- 0.25 none noted
Body weight:
Nothing abnormal reported.
Gross pathology:
MALES
Dosage (mL/kg) Gross Pathology
- 4.00 lungs pale red; stomachs, intestines dark red.
- 2.00 lungs of 1 mottled light and dark red; stomachs, intestines distended, filled with dark red liquid.
- 1.00 in deceased, stomach, intestines red; stomach filled with clear red liquid; in survivors, kidneys mottled dark red.
- 0.50 in deceased, stomach severely distended, filled with brown liquid; emaciation; in survivors, nothing remarkable.
- 0.25 nothing remarkable

FEMALES
Dosage (mL/kg) Gross Pathology
- 2.00 lungs mottled or bright red; stomachs, intestines dark red, filled with red liquid.
- 1.00 in deceased, glandular portion of stomachs dark red; in survivors, livers of 2 adhered to glandular portion of stomachs; stomachs distended with gas; kidneys dark red.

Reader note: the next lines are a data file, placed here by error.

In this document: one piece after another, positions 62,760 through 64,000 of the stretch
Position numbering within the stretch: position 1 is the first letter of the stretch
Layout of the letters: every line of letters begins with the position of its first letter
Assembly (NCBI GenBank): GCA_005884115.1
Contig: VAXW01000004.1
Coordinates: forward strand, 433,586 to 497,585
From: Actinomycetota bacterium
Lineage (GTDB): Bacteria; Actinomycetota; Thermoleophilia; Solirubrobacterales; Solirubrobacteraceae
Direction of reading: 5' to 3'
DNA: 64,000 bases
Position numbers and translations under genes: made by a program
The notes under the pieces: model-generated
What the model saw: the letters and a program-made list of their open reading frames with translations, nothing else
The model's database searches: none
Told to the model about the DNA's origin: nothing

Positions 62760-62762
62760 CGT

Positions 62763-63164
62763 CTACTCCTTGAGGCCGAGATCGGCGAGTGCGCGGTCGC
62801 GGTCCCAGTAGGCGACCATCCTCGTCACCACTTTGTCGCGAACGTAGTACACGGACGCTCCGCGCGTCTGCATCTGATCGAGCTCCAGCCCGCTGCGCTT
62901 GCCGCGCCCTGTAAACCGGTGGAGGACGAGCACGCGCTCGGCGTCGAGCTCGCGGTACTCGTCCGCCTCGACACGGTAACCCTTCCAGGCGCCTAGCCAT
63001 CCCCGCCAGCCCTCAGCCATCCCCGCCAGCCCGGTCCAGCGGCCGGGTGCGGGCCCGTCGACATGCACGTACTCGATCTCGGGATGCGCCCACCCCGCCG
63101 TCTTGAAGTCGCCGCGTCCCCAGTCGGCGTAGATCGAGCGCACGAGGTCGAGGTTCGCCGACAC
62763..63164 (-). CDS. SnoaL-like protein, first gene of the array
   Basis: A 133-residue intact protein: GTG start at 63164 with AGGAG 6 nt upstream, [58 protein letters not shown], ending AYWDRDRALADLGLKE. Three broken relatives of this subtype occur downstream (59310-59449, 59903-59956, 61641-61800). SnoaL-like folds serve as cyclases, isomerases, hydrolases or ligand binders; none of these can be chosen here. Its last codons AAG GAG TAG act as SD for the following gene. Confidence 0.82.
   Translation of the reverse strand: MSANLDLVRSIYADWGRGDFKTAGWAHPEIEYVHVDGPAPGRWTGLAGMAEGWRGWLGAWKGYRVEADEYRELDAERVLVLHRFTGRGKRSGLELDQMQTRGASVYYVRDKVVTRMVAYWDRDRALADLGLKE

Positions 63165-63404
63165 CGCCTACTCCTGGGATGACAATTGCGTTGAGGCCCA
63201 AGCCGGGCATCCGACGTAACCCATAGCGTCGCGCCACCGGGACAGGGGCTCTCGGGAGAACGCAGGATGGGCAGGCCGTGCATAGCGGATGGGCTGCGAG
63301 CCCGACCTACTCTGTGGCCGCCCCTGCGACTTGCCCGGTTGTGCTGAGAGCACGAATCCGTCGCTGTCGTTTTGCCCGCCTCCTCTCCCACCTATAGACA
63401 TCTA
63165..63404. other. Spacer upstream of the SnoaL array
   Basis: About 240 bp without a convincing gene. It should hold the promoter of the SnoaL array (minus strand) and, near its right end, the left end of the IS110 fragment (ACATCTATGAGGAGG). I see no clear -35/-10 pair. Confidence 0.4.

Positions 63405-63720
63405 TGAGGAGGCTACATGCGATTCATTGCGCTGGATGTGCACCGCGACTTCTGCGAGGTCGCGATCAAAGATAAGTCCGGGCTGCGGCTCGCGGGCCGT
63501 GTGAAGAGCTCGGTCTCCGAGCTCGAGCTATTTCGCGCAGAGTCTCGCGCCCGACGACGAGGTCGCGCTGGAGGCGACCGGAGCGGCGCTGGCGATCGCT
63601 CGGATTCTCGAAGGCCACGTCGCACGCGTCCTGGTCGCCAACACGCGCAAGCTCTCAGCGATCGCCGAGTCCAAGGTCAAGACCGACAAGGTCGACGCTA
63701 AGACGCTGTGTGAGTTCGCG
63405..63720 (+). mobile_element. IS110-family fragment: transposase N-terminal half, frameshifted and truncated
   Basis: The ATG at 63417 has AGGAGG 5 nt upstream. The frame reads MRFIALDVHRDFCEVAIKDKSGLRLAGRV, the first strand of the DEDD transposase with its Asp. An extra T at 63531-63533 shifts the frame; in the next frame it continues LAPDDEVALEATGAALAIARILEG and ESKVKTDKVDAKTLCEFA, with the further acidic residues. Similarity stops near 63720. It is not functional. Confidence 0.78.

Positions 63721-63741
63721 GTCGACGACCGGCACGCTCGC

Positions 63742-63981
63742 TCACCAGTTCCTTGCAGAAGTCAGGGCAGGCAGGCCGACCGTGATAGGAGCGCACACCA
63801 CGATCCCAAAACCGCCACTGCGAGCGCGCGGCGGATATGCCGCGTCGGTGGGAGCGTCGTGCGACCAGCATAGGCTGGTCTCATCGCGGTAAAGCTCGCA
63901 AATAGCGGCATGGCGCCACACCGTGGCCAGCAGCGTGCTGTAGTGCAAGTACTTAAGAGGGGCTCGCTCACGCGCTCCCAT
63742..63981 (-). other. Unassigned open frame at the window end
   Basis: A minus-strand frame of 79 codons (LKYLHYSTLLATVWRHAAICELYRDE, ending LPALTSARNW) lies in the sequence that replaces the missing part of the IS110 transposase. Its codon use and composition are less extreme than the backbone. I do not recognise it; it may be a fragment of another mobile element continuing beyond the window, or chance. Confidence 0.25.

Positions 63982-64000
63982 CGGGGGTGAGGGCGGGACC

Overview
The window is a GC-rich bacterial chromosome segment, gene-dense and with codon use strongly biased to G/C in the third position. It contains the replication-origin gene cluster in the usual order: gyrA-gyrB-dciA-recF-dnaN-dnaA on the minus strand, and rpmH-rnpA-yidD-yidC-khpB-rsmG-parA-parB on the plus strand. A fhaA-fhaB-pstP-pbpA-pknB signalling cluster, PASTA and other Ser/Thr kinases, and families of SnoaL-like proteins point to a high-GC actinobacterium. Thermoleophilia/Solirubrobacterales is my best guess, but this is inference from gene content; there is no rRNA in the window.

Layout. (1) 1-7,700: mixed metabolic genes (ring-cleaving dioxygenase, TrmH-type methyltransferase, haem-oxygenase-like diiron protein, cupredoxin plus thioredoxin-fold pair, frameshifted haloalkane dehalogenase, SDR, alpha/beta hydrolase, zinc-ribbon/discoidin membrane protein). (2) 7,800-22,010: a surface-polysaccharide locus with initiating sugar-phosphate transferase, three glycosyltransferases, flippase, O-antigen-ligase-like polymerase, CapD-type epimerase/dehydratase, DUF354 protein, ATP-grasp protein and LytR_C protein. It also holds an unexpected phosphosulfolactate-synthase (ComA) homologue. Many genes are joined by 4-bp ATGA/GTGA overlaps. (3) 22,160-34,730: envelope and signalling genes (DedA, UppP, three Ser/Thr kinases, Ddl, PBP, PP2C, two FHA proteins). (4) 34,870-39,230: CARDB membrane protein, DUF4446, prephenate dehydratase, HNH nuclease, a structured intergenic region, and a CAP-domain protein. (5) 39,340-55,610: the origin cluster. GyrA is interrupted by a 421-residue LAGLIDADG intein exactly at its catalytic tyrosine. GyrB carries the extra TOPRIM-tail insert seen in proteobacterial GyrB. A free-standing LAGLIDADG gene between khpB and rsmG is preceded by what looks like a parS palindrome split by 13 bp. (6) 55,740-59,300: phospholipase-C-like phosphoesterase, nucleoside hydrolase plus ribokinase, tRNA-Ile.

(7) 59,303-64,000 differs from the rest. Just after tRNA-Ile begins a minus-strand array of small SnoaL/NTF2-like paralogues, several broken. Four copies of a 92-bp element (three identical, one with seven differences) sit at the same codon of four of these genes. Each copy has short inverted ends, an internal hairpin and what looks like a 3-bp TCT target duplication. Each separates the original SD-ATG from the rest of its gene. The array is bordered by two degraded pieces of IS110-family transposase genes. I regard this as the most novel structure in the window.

- 0.50 liver of 1 adhered to glandular portion of stomach; stomach of 1 distended with gas; kidneys of 1 dark red.
- 0.25 nothing remarkable

The LD50 values (with confidence limits if calculated) in males and females were 1.19 (0.79 - 1.80) mL/kg and 1.07 (0.72 - 1.59) mL/kg, respectively. The slopes of the curves were 3.84 and 4.96 for males and females, respectively.

Interpretation of results:
Category 4 based on GHS criteria
Endpoint conclusion
Endpoint conclusion:
adverse effect observed
Dose descriptor:
LD50
Value:
1 089 mg/kg bw
Quality of whole database:
similar OECD TG 401

Acute toxicity: via inhalation route

Link to relevant study records
Reference
Endpoint:
acute toxicity: inhalation
Type of information:
experimental study
Adequacy of study:
key study
Reliability:
2 (reliable with restrictions)
Rationale for reliability incl. deficiencies:
test procedure in accordance with national standard methods with acceptable restrictions
Remarks:
Substance concentration was not measured.
Qualifier:
no guideline followed
Principles of method if other than guideline:
Five animals per sex were exposed to substantially saturated vapor for 6 hours using a static exposure system.